Johnny Horton!

Here is a Country / Rockabilly Artist who, although born in 1925, was at the top of the charts in 1959 and killed in 1960 by a Drunk Driver.  I was 19 at the time of his first “Smash Hit” and even though I was not a Country fan, I really liked this song and it was played everywhere.  His career, while at the top, although short, did produce more than one hit record and he became a bona fied Pop Star.
Johnny Horton
(April 3, 1925–November 5, 1960),

Video: From 1959/Black and White/The Battle of New Orleans/

1.  The Battle of New Orleans/ Columbia 41339/ May 1959/ #1 (6)  #1 Country (10)

2.  Sink the Bismarck/ Columbia 41568/ March 1960/ #3

3.  North to Alaska (title song from the John Wayne Movie)/Columbia 41782/ October 1960/ #4

Johnny Horton had several top ten songs in the late 50’s and early 60’s and was on the verge of becoming one of the top stars of the 60’s when he met with tragedy.

He was born John Gale Horton in Los Angeles in 1925. He was raised in Tyler, Texas. Horton worked in the fishing industry in Alaska and California, and attended Seattle University. He worked for a while as a carpenter, and played basketball at Baylor University. He worked at a local radio station in East Texas and at the Hometown Jamboree in California. He did some recording with little success for the Abbott, Mercury, and Dot labels and picked up the nickname the Singing Fisherman. Horton became a regular on the Louisiana Hayride.

Johnny married Billie Jean Jones, the widow of country music legend Hank Williams. He sang country songs and signed a recording contract with Columbia, where he would achieve his greatest success. Some of his first hits included Honky Tonk Man, I’m A One-Woman Man in 1956, Coming Home in 1957 and All Grown Up in 1958. He topped the country charts in 1959 with When It’s Springtime In Alaska.

Johnny Horton then began to record a series of saga songs that crossed over to the pop charts. He covered Jimmy Driftwood’s The Battle Of New Orleans in 1959. The song topped the country charts and it reached number one on the pop charts, where it remained for a solid six weeks. The song was a tribute to the final battle of the War of 1812. He also recorded Sink The Bismarck in 1960, a song that was suggested by the film of the same title; it went top ten country and pop. Johnny Horton was a star. He sang the title song for the John Wayne movie North To Alaska and it too made the top ten in both charts during the same year.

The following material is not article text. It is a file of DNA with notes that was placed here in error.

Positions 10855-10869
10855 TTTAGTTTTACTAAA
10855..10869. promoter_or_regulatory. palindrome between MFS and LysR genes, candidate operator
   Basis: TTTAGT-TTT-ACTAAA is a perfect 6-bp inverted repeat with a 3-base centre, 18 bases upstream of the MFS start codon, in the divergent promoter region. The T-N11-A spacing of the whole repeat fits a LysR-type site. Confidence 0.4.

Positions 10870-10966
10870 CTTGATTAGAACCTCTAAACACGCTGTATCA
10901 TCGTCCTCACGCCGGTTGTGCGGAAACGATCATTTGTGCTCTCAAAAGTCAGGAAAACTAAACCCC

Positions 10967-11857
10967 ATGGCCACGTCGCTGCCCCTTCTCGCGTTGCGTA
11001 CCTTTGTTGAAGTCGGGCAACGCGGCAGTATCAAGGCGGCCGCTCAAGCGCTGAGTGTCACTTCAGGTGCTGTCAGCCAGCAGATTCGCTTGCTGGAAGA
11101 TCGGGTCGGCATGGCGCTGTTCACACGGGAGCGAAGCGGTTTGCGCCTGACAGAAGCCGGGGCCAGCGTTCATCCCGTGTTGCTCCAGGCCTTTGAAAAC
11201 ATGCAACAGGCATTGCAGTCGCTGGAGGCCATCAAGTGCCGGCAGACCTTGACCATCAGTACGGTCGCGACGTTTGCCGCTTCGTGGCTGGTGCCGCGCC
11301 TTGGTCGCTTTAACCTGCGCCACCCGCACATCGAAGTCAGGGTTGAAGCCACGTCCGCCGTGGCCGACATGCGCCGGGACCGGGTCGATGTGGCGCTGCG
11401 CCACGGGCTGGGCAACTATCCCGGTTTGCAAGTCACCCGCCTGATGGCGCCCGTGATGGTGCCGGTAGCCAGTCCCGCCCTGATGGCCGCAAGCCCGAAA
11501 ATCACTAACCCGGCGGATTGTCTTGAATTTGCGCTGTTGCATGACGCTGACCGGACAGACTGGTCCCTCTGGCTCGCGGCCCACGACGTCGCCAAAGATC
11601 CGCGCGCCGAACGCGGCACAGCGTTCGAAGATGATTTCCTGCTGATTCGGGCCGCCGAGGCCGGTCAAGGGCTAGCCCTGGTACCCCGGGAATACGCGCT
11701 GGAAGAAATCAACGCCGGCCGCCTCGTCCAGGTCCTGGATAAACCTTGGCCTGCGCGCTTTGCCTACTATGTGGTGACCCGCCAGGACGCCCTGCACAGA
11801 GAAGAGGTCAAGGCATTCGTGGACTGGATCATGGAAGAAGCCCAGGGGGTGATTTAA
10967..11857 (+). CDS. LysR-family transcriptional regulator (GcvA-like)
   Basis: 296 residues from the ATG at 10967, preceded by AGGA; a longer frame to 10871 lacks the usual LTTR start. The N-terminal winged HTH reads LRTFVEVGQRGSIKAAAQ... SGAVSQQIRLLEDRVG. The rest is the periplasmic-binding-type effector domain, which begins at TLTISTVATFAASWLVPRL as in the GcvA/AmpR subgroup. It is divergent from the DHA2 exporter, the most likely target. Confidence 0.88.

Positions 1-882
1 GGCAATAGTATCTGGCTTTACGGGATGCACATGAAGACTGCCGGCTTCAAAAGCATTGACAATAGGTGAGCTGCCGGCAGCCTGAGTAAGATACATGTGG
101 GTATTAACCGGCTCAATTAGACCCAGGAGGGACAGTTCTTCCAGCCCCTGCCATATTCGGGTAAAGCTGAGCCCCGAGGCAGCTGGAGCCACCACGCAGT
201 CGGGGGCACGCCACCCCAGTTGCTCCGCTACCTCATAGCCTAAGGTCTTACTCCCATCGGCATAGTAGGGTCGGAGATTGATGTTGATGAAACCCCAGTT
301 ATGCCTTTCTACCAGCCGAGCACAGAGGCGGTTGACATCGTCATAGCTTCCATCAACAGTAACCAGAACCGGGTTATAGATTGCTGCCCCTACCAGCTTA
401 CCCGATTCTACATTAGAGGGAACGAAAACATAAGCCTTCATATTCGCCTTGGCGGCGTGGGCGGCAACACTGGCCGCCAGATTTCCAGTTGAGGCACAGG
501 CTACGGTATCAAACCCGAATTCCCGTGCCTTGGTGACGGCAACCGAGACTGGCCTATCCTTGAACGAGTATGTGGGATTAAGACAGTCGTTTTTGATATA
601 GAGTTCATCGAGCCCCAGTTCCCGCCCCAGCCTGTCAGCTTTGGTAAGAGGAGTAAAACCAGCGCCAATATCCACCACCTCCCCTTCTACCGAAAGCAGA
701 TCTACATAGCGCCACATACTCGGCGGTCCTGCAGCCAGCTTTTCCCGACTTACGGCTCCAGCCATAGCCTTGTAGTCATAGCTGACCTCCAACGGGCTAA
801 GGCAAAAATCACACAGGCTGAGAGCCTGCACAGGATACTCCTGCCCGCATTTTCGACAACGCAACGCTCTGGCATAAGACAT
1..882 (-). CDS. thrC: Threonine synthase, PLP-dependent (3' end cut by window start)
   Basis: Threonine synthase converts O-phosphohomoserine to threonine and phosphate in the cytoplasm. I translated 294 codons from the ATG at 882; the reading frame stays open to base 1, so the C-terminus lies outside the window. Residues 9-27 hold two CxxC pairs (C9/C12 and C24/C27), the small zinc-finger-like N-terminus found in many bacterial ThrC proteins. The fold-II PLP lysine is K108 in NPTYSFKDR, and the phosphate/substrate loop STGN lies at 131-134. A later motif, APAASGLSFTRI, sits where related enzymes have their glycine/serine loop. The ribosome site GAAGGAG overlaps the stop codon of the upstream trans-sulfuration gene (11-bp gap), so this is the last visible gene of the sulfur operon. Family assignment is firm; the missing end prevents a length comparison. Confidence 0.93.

On November 5, 1960, while North To Alaska was still climbing the charts, Horton was killed in an automobile accident in Milano, Texas following an appearance at the Skyline Club in Austin. He is buried in Hillcrest Cemetery in Haughton, LA.

–o–

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3 responses to “Johnny Horton!

  1. I agree that Johnny Horton was a star on the rise. I loved the songs on Columbia records. I forgotten how soon he died, after having his successes on the charts in 1960.

  2. Hello Gents, Great posting. Did you notice that the first photo here shows Horton with Bill Black, bass and Scotty Moore, gtr.? Yep, Elvis Sun Records band. There are photos of Bill Black and a Kay C1 bass on Louisiana Hay Ride. Here he is playing the Kay M1 with the white trim that is often seen in later photos with Elvis. Interesting to know that guitarist James Burton was with the Louisiana Hay Ride houseband and later played for Elvis after playing on many hit sessions.

  3. Hi Sam
    I think James Burton played with Roy Orbison too.
    Very observant of you about the Kay M1 bass used by Bill Black!

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